The Dakar Rally Raid motor-race across the Andes has already claimed three lives since leaving Rosario, Argentina, on Jan. 4—a motorcylist and two "spectators" who were following the race in a vehicle. Progress was finally halted five days later when residents and municipal workers in the Argentine town of Juan Alberdi, Tucumán province, blocked the road to prevent passage. (Al Jazeera, Jan. 11; EFE, El Gráfico, Buenos Aires, Jan. 9) Meanwhile, the Chilean Supreme Court dismissed a challenge to the motor-race brought by the College of Archaeologists of Chile, who site damage to ancient petroglyphs in a previous Dakar Rally through the country. The group's vice president Paola González, told France24: "In Chile, a national monuments law considers this a punishable crime. Nevertheless, the destruction with impunity of our national heritage continues."
Bolivia is mobilizing police to the route across the Altiplano and Uyuni salt flats to be taken by the upcoming Dakar Rally Raid cross-country motor-race following a pledge by Aymara protesters to blockade it with their bodies. Adherents of dissident Aymara organization CONAMAQ say they will block the international road rally to press their demands that National Police troops that have been surrounding their La Paz office stand down. CONAMAQ followers along the route through Potosí and Oruro departments are organizing their communities for action. "We say that Dakar will only benefit the city, and not the indigenous peoples," said CONAMAQ leader Rafael Quispe. "The leaders of the 16 suyus [indigenous regions] have resolved to block the passage of Dakar."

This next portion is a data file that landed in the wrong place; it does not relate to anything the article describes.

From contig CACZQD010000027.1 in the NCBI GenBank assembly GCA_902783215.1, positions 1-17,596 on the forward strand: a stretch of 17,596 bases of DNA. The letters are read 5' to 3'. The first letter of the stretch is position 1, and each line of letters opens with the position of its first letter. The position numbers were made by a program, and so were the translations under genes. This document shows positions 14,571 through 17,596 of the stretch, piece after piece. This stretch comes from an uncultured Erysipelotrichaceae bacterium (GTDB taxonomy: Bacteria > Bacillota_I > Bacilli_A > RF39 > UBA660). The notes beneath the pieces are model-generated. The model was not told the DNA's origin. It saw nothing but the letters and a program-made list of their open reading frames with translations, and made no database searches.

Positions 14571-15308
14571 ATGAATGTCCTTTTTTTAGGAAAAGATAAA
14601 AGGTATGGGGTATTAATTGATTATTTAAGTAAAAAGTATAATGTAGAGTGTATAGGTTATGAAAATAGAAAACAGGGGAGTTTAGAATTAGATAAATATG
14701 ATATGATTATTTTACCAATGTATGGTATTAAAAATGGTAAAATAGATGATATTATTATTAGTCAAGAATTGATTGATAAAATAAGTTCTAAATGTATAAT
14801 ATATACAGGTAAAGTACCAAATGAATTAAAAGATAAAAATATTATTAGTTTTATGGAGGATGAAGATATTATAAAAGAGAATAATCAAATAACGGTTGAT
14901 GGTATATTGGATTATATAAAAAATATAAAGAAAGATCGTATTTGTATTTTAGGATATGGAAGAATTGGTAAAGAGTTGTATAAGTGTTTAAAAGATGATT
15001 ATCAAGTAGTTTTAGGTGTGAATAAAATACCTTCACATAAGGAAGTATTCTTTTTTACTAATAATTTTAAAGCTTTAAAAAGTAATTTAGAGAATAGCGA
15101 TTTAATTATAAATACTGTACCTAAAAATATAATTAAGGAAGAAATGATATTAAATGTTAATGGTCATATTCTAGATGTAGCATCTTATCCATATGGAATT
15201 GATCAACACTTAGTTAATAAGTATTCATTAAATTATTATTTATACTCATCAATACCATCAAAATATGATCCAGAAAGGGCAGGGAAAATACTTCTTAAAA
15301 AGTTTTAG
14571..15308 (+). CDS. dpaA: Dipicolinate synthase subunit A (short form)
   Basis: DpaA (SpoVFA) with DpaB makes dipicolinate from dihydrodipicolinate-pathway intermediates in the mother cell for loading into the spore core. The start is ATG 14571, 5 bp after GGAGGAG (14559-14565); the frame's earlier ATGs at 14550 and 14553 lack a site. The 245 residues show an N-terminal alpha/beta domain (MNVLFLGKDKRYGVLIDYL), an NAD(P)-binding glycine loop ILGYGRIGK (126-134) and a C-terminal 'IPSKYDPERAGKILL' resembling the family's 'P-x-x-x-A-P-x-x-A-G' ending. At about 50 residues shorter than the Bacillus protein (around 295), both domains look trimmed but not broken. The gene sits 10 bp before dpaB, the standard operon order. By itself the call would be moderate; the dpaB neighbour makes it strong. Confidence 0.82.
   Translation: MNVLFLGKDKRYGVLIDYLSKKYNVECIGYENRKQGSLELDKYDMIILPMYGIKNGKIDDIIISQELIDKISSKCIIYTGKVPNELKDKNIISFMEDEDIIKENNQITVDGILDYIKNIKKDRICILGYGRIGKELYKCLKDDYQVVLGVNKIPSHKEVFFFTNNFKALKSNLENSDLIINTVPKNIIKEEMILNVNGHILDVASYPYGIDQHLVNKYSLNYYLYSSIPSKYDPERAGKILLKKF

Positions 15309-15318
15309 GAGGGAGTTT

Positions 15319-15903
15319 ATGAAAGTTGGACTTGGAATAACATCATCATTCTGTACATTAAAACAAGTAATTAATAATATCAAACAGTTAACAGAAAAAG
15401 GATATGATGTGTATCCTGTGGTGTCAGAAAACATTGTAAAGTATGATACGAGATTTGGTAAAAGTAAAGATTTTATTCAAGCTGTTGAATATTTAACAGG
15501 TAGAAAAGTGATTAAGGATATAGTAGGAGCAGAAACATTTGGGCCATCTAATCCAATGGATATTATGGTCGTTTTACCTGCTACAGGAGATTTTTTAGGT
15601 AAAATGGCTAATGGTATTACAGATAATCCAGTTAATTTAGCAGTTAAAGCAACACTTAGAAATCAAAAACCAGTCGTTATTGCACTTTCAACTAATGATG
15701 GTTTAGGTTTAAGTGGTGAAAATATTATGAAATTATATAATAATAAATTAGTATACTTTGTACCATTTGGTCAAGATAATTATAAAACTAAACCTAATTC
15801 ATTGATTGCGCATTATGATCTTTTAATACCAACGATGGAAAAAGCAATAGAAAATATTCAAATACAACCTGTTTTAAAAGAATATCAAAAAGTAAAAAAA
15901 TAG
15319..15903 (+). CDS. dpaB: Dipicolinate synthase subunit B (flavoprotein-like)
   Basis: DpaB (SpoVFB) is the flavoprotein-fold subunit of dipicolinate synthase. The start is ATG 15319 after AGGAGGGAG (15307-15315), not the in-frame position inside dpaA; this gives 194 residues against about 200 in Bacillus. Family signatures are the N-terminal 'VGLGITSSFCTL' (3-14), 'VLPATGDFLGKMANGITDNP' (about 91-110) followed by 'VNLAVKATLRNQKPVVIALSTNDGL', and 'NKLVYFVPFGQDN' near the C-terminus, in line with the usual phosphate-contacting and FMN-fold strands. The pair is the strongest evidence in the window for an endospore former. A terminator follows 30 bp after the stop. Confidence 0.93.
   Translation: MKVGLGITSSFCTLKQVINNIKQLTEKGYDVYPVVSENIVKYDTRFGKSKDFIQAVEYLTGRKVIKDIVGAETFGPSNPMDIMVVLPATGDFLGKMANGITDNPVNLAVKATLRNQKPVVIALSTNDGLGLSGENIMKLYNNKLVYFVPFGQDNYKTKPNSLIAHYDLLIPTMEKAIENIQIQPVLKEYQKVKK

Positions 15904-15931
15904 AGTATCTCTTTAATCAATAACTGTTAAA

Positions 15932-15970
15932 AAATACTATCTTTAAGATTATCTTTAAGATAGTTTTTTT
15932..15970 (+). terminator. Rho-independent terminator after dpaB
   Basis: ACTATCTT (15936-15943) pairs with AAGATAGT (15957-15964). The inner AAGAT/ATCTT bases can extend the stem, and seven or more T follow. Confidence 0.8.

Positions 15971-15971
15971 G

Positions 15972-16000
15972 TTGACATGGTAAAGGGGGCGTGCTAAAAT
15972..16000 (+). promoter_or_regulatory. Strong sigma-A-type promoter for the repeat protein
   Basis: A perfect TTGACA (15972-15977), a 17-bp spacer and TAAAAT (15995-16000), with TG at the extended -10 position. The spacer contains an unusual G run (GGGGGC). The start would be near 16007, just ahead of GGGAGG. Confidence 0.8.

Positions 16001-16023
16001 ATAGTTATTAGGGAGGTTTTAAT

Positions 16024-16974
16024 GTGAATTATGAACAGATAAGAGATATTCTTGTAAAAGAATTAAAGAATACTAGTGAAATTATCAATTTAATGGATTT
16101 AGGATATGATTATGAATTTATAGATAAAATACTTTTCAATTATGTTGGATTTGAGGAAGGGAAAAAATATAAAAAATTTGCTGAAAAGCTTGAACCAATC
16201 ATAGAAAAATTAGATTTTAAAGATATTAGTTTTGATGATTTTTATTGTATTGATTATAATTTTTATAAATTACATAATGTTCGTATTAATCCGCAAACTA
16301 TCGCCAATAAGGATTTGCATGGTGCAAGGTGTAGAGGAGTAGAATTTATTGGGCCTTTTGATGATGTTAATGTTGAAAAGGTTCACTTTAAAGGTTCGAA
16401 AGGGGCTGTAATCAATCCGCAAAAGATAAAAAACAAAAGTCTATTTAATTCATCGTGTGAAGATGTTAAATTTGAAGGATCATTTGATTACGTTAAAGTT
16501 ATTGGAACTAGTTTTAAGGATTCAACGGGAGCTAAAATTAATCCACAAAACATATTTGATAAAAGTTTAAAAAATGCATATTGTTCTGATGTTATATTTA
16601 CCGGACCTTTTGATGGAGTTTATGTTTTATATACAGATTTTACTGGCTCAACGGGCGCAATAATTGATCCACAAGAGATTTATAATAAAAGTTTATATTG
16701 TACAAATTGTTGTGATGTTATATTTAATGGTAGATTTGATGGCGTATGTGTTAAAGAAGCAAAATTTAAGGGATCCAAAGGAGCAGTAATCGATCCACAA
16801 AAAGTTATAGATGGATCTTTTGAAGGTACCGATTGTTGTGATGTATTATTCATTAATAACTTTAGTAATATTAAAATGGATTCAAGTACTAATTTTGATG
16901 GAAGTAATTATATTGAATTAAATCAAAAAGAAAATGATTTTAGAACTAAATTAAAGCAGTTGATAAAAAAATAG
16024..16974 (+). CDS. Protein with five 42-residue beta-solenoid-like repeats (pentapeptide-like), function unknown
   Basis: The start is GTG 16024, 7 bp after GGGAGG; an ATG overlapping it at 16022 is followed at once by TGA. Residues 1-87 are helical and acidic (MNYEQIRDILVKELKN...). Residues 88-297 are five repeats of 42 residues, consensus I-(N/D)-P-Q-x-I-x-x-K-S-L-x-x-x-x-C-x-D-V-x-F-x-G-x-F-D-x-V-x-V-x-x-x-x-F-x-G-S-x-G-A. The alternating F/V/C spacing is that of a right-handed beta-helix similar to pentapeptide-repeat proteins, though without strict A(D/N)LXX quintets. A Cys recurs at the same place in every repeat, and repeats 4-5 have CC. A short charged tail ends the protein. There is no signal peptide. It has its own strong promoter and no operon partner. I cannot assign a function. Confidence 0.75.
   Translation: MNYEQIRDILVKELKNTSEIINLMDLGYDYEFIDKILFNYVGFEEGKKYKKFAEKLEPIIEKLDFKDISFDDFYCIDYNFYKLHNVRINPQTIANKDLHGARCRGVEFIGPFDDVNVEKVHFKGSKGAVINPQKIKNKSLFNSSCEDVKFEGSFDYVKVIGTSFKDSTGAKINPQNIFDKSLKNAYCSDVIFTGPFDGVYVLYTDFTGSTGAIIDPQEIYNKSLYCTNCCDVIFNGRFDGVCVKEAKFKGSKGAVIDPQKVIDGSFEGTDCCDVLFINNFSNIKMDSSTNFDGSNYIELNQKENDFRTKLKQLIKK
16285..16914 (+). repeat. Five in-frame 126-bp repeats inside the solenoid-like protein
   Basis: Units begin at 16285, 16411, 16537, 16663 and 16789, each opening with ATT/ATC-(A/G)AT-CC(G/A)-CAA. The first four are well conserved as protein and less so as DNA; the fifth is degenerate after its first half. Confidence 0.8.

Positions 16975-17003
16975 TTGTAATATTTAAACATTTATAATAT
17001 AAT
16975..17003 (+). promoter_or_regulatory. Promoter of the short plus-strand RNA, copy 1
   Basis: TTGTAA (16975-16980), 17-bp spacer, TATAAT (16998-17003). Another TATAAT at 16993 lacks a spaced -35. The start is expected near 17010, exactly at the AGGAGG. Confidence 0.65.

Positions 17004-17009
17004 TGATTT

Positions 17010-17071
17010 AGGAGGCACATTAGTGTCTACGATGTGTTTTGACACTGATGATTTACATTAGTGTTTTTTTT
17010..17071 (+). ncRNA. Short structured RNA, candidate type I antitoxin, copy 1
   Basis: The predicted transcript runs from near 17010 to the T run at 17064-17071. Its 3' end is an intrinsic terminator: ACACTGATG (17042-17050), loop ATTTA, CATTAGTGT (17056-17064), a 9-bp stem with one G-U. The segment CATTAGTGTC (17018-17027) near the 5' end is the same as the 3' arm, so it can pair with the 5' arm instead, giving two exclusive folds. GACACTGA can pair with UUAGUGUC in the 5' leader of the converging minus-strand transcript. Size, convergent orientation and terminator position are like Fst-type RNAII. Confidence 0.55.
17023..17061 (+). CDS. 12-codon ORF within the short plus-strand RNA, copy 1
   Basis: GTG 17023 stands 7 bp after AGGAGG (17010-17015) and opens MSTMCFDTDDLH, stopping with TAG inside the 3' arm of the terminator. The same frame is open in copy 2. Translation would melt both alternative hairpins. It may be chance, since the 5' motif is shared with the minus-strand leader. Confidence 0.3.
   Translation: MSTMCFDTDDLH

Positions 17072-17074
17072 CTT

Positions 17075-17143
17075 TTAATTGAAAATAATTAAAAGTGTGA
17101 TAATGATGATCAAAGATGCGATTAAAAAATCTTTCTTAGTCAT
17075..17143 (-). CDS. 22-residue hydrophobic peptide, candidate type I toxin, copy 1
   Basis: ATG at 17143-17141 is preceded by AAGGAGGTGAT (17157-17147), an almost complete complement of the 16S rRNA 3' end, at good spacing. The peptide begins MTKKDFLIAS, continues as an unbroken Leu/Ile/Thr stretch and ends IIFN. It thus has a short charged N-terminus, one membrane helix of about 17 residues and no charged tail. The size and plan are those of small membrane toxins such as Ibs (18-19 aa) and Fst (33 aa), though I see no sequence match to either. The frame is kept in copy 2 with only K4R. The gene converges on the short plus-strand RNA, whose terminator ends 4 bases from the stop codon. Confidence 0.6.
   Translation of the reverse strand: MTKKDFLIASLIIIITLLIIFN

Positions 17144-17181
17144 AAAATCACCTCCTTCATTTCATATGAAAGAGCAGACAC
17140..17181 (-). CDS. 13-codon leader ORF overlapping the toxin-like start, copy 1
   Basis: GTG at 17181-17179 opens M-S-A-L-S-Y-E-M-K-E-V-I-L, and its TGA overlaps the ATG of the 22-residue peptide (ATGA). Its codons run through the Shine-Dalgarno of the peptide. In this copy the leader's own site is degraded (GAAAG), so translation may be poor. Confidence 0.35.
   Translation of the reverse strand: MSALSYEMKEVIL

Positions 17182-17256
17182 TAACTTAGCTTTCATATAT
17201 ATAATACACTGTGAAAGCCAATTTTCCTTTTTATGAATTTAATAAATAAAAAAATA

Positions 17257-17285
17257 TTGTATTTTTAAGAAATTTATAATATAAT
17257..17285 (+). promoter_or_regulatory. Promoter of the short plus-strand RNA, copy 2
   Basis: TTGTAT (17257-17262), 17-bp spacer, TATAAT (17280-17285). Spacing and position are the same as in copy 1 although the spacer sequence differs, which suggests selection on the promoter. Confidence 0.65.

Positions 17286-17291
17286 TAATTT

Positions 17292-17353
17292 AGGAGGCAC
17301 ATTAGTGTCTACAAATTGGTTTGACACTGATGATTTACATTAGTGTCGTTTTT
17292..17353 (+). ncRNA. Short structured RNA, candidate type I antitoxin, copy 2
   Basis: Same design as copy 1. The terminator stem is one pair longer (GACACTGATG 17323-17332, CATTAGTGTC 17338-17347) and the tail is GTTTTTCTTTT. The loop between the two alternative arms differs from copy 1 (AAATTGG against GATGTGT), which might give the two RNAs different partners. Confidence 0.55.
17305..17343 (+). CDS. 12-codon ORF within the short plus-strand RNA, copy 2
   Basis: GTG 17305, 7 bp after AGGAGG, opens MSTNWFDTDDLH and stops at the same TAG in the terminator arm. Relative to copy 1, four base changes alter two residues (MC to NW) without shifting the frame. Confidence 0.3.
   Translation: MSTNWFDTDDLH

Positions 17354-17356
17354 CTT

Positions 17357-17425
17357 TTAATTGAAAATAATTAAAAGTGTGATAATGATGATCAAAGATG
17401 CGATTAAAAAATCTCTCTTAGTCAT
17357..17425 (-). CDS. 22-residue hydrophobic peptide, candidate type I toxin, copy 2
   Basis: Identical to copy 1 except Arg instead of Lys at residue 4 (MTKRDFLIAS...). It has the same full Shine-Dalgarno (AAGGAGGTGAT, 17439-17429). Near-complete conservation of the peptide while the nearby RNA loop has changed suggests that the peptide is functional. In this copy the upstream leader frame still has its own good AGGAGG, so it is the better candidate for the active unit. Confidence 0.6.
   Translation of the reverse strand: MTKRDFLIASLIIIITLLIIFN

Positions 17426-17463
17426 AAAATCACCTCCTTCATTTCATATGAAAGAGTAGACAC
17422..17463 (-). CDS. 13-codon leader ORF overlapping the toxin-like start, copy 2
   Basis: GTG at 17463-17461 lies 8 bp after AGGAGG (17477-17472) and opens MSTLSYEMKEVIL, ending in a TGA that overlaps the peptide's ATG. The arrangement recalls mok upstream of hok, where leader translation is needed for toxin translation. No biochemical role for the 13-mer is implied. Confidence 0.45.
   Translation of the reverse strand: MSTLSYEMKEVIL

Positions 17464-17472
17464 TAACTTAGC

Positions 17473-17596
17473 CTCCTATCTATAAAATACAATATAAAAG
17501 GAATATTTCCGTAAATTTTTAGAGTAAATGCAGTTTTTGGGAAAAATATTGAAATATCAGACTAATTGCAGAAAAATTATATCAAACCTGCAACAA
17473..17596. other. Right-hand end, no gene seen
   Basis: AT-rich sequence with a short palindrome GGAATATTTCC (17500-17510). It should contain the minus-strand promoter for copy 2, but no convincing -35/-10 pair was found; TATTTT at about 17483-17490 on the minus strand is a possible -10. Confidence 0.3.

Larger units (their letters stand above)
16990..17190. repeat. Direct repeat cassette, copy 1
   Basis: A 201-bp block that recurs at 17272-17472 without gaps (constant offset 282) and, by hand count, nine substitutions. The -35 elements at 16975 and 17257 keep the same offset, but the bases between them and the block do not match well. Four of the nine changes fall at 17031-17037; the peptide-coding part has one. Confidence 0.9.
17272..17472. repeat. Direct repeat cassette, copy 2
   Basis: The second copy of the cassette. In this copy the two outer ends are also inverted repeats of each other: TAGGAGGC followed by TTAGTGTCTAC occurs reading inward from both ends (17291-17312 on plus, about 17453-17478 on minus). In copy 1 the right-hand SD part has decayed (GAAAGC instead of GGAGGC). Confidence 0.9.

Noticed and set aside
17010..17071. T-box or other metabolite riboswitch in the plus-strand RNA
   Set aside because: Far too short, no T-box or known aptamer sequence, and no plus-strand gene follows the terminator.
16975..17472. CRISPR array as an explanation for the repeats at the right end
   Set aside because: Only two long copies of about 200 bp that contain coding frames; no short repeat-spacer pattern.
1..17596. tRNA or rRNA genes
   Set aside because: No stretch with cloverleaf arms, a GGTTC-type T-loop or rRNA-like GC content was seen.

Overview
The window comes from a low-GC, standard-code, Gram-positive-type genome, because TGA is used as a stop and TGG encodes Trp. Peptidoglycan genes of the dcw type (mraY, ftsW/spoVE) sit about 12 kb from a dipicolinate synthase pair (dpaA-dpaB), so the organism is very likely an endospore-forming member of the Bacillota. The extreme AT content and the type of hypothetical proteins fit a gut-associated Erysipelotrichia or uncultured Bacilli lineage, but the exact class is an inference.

From the San Francisco Chronicle, Nov. 8:
Man who sought safe streets killed in S.F. crash
A wheelchair-using San Francisco man who fought for safe streets for the disabled is being mourned this week by friends and family after he was fatally struck by a car in one of the city's most dangerous intersections.
The Oct. 28 deadly incident in Tiananmen Square—in which an SUV ploughed into the crowd, leaving five dead and nearly 40 injured—appears to have been an act of terrorism. Police are reportedly checking hotels and vehicles for two men said to be ethnic Uighurs. It is unclear if the two suspects survived the crash or are thought to be accomplices. Accounts also do not make clear if the car's occupants were all killed in the crash; Reuters called the incident a "suicide attack," but also implied the attackers set the SUV on fire after driving it into the tourist-packed square. The Uighur ethnicity of the suspects has not been officially confirmed, but is based on surnames provided in police notes left with hotel management in the city to assist in the dragnet. Radio Free Asia cites reports from locals that police are checking ID cards of Uighurs on Beijing's streets and instructed hotels not to accept patrons from Xinjiang.